Using pooled regional time-series data and panel data estimation, we quantify the impact of monthly ethanol production on monthly retail regular gasoline prices. This analysis suggests that the growth in ethanol production has caused retail gasoline prices to be $0.29 to $0.40 per gallon lower than would otherwise have been the case. The analysis shows that the negative impact of ethanol on gasoline prices varies considerably across regions. The Midwest region has the biggest impact, at $0.39/gallon, while the Rocky Mountain region had the smallest impact, at $0.17/gallon. The results also indicate that ethanol production has significantly reduced the profit margin of the oil refinery industry. The results are robust with respect to alternative model specifications. Iowa State University

A study released this month confirms Missouri drivers are saving money at the pump thanks to ethanol. Research by John Urbanchuk, of the economic consulting service LECG, concludes that drivers in Missouri are expected to save nearly 10 cents per gallon due to the 10 percent ethanol standard that went into effect this year in the state. Extrapolated to reflect that Missouri drivers used over 2.9 billion gallons of gasoline in 2007, the research means statewide savings to consumers of more than $285 million in 2008.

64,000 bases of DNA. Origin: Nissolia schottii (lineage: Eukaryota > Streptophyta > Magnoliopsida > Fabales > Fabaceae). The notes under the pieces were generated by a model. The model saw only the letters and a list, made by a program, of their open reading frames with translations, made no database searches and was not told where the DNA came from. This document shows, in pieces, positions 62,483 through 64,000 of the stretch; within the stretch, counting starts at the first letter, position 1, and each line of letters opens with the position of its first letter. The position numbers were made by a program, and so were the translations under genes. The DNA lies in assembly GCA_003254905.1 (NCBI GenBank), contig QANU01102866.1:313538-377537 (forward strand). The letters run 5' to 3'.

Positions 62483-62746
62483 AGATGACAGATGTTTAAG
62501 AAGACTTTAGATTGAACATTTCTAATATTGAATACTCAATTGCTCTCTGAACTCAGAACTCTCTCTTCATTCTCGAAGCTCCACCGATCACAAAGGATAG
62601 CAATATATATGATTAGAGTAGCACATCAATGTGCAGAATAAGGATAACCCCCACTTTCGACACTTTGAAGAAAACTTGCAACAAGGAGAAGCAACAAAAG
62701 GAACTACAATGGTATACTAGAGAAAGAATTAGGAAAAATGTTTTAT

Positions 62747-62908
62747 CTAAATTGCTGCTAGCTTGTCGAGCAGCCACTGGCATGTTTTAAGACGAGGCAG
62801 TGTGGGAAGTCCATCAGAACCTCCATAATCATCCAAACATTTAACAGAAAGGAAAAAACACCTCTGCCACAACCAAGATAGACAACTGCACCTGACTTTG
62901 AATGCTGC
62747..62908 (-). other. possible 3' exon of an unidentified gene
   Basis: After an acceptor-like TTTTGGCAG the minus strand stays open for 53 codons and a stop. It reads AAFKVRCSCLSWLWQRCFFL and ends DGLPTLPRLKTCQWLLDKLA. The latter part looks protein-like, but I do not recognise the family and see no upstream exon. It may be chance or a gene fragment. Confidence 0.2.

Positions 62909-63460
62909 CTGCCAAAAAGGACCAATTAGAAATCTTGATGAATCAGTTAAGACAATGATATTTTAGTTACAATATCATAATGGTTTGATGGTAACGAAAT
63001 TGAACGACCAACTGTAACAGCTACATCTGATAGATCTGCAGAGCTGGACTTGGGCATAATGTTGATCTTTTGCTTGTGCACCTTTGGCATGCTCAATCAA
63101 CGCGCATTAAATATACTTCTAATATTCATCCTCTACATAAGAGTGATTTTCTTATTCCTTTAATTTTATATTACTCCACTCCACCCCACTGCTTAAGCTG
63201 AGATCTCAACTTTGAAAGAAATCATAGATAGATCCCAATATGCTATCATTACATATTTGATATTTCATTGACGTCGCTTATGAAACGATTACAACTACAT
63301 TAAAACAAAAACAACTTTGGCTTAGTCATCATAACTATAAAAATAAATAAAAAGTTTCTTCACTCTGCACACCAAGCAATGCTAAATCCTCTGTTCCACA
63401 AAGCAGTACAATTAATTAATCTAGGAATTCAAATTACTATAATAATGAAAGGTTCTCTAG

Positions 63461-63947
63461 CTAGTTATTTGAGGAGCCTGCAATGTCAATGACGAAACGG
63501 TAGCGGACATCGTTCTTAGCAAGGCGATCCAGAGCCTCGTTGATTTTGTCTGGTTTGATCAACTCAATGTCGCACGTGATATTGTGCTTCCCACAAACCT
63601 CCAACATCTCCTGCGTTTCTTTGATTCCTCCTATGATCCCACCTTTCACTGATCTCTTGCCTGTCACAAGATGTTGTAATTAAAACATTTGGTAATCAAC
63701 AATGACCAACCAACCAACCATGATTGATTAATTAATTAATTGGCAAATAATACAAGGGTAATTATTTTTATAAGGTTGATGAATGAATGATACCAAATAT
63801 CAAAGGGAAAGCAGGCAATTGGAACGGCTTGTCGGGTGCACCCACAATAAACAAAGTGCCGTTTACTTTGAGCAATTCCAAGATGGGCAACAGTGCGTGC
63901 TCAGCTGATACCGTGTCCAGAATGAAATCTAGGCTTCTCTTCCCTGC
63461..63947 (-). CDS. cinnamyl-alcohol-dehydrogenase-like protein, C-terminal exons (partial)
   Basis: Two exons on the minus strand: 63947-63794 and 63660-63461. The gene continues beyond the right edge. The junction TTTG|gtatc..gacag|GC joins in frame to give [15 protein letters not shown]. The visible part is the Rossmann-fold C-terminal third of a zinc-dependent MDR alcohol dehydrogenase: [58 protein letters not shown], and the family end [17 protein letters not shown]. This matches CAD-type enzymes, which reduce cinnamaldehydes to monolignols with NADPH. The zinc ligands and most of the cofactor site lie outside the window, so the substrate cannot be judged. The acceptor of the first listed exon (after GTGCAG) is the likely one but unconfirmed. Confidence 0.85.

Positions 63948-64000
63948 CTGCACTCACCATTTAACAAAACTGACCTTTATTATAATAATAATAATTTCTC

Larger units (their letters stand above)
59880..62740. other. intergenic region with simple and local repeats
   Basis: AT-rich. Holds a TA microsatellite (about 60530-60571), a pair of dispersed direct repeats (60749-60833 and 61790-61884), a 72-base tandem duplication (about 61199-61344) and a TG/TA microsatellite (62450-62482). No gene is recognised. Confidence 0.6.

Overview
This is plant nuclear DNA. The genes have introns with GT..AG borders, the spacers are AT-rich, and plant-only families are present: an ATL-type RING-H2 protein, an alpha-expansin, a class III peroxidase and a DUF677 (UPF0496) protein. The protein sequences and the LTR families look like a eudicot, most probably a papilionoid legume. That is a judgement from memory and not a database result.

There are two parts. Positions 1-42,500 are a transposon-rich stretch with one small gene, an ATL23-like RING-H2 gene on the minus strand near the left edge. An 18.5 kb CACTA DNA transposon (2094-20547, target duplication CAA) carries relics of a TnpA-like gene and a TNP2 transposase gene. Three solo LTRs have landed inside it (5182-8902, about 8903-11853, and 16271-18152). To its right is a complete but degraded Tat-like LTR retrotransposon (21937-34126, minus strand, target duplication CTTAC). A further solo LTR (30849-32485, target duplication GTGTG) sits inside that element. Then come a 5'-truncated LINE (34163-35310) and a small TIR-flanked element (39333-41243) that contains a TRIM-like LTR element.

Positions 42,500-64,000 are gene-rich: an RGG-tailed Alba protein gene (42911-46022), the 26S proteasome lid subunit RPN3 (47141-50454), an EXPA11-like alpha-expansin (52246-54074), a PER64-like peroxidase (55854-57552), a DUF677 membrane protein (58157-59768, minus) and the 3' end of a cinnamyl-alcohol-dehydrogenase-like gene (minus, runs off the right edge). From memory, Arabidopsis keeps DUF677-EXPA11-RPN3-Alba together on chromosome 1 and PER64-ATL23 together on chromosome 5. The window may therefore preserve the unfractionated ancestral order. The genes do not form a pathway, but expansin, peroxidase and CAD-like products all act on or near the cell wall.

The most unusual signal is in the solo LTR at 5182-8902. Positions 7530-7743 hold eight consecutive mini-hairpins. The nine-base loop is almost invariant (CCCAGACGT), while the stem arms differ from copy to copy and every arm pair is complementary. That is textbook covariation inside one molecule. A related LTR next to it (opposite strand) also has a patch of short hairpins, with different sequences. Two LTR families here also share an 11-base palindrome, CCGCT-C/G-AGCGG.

American Farm Bureau Federation Economist: Without Ethanol Blending, Fuel Could Cost Ten Cents More Per Gallon

The high price of oil and gas is driving up the cost of nearly all consumer products, but the ethanol industry helps keep the Nebraska economy strong amidst nationwide inflation.  A recent study by Creighton University economist Ernie Goss found that the ethanol industry and higher ag commodity prices have boosted the Midwest economy while much of the country faces an impending recession. The production and use of ethanol strengthens Nebraska’s economy while lowering fuel costs. Ethanol blended fuels saved Nebraska consumers more than $70 million during 2007.

Ethanol Lowers Crude Oil Imports
The trend [in lower crude oil imports] was set to continue as people adjusted to high oil prices and the impact of the Energy Independence and Security Act, which became law in December 2007.  The 1970s is the last time we saw any significant decline in net import dependency in the US. It shows that markets do work, policy changes do work, technology does work.  The EIA expects the energy act to help boost biofuel production from 8bn gallons this year to at least 32bn by 2030, while prompting a 40 per cent efficiency improvement in new cars from 2020. -- Guy Caruso, head of the US Energy Information Administration

Therefore…Ethanol Lowers Food Prices
As detailed in an earlier Clean Fuels Blog April 21, 2008 The Missing Link in the Food vs. Fuel Fight

If ethanol is lowering the price of gasoline consumers use to get to the store, and it is reducing the price of petroleum products farmers use to produce food, and it is reducing the cost of diesel that distributors rely on to get food to market, and it is reducing the cost of energy in the store -- then ethanol has to be lowering food prices. So why are food prices increasing?